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Cautiously Optimistic

Social media for better communication and a better life

Archive for April 2012

Find Your Next Job Through Social Media

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Changing jobs or finding new work after a period of unemployment is never easy, even in the best economic times.

And as we all know, the last few years have not been the best. I have seen many bright, hardworking, talented people in my industry struggle to find work following layoffs or shutdowns.

I know it’s a hackneyed cliché, but just as no good gig lasts forever, neither does a bad one. And unemployment is among the worst gigs there is.

Social Job SearchThe good news is that social media, the great change agent of our day, is now having an impact on getting a job. There’s a great infographic on Mashable about how social media sites such as LinkedIn, Twitter and Facebook are booming as a way to connect candidates with job openings.

LinkedInI can see the difference myself, in the kinds of ads and job suggestions displayed on my LinkedIn profile. The site seems to be doing a good, careful job of mining my resume and connecting it to open jobs I might be interested in, some based on my work background and some apparently based on compatible careers that match my education.

I like how the job suggestions are acting as a kind of surrogate career coach, encouraging me to consider possibilities I may have never considered.

For all those looking for work, or for different work, it’s clear that social media networking is an investment of time and energy well worth making.

Follow me on Twitter at @charlesprimm.

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Written by Charles Primm

April 7, 2012 at 5:42 pm

Google Goggles? I’m Waiting for the Contact Lenses

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Project GlassI try to keep an eye on the latest consumer technology news, since it’s probably more likely to have an impact on my life than the more esoteric sciences I come into contact with at my day job at a large research university.

So it’s been a lot of fun following the “Google goggles” story. The development team at Google Labs recently posted a blog and video on “Project Glass,” their conceptual project to bring the visualized, social media-enabled, mobile Web to everyone via a pair of special glasses.

There’s the professional, dispassionate, level to the story, where tech experts hash out how likely this is, when it might arrive, how good it will be, and the many implications for personal privacy and the dangers of distracted multi-tasking.

But on the other hand, I can’t stop imagining how cool it might be to walk around campus, connecting to a synthesis of the physical world and the location-based Internet, enabling my stream of consciousness in a way I never dreamed of.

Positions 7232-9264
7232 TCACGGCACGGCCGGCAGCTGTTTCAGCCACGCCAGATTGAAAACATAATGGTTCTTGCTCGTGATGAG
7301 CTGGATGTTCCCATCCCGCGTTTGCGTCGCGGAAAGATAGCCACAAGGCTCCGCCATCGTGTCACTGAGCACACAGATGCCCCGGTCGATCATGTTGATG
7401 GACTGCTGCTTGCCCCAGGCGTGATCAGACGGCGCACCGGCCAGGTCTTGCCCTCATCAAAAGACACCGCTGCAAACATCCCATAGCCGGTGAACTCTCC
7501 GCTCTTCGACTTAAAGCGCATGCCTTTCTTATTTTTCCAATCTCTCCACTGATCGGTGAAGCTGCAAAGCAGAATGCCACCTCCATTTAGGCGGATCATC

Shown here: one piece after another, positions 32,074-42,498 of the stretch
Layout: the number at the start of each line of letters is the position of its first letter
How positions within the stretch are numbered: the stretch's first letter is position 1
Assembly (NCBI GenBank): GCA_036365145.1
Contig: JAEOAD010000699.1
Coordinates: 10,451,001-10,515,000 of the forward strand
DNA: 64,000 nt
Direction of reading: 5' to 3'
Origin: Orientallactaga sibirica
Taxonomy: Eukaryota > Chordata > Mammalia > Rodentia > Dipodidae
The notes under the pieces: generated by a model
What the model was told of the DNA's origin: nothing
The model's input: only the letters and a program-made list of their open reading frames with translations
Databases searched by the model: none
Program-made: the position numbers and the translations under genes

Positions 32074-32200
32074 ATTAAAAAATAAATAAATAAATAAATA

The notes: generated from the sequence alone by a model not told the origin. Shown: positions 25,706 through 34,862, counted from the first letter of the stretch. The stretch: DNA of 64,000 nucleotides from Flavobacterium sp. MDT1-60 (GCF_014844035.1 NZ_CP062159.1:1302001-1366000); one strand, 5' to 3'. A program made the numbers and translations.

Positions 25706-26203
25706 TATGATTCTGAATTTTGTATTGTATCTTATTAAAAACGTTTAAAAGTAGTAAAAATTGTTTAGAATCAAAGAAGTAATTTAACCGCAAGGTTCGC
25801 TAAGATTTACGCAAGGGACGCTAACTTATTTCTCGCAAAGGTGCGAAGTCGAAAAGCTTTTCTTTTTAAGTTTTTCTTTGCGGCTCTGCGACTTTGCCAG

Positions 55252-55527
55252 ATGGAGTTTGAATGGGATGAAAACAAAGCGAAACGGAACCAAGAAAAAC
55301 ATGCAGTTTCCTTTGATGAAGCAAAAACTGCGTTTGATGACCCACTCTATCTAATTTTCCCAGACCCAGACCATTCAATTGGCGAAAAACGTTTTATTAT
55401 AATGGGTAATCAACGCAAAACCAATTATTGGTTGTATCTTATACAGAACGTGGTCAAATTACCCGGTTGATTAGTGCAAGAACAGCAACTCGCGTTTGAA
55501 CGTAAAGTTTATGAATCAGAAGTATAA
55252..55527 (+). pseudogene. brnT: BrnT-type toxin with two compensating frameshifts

My reveries usually end when I recall how much I dislike seeing people walking around with a Bluetooth headset in their ear all day, and I think with a shudder, “don’t go there.” I think I’ll feel better once Google manages to get their goggles down to contact-lens size.

Follow me on Twitter at @charlesprimm.

Written by Charles Primm

April 7, 2012 at 3:21 pm

“Pink Slime” Gets PR Assist

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An effective crisis communication response plan has always been part of successful public relations. It seems obvious to state this, but for many years, good crisis communications was like a well-kept secret, slowly trickling out to the wider industry over time and, seemingly, only in response to historic PR disasters like Exxon’s response to the Exxon Valdez oil spill and the decision to launch the Challenger space shuttle, as well as in recognition of crisis communication success stories like the Tylenol cyanide poisoning response.

So it’s tough to watch the Beef Products Inc., a Texas-based company, in the PR fight of its life in the wake of the recent “pink slime” controversy. This PR Daily story by Gil Rudawsky summarizes how social media powered the efforts of parents to get the beef products banned from schools and removed from grocery store meat departments.

The company, which uses industrial processes to retrieve tiny scraps of trimmed beef that otherwise would be discarded, launched the beefisbeef.com website to explain why the meat is perfectly safe and nutritious, and to argue why the term “pink slime” is wrong, misleading, and libelous.

Get The Facts infographicThey even include an effective infographic that explains why the use of ammonia in the process, one of the problems cited in the “pink slime” protests, is actually common throughout the food processing industry.

I use the word “tough” to describe this campaign because, on a technical level, while the company seems to be doing everything about as well as it can be done to address the critics and try to set the record straight, I suspect that the power of the phrase “pink slime” may be too much for them to succeed in the long run.

The Center for Media and Democracy’s famous PR industry expose, “Toxic Sludge is Good For You,” ascribed wondrous powers of persuasion to the practice of public relations. But nothing, not even PR, is totally invincible. In the end, the public does get to decide what they like and what they don’t like. And, if they don’t like “lean beef trimmings” or “pink slime,” they will vote with their dollars and reject the product.

— Update: April 2, 2012: The Consumerist reports that AFA Foods, another manufacturer of “lean beef trimmings,” has filed for Chapter 11 bankruptcy, blaming the uproar over the “pink slime” news coverage.

Follow me on Twitter at @charlesprimm.

Written by Charles Primm

April 1, 2012 at 7:29 pm